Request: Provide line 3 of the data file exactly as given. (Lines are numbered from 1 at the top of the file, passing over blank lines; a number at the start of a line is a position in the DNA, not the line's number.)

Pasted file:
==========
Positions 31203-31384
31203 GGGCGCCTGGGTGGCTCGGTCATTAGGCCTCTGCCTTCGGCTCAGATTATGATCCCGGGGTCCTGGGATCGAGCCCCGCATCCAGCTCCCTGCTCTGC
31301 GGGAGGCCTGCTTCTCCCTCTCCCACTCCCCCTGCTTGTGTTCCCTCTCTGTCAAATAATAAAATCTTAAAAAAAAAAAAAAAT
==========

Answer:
31301 GGGAGGCCTGCTTCTCCCTCTCCCACTCCCCCTGCTTGTGTTCCCTCTCTGTCAAATAATAAAATCTTAAAAAAAAAAAAAAAT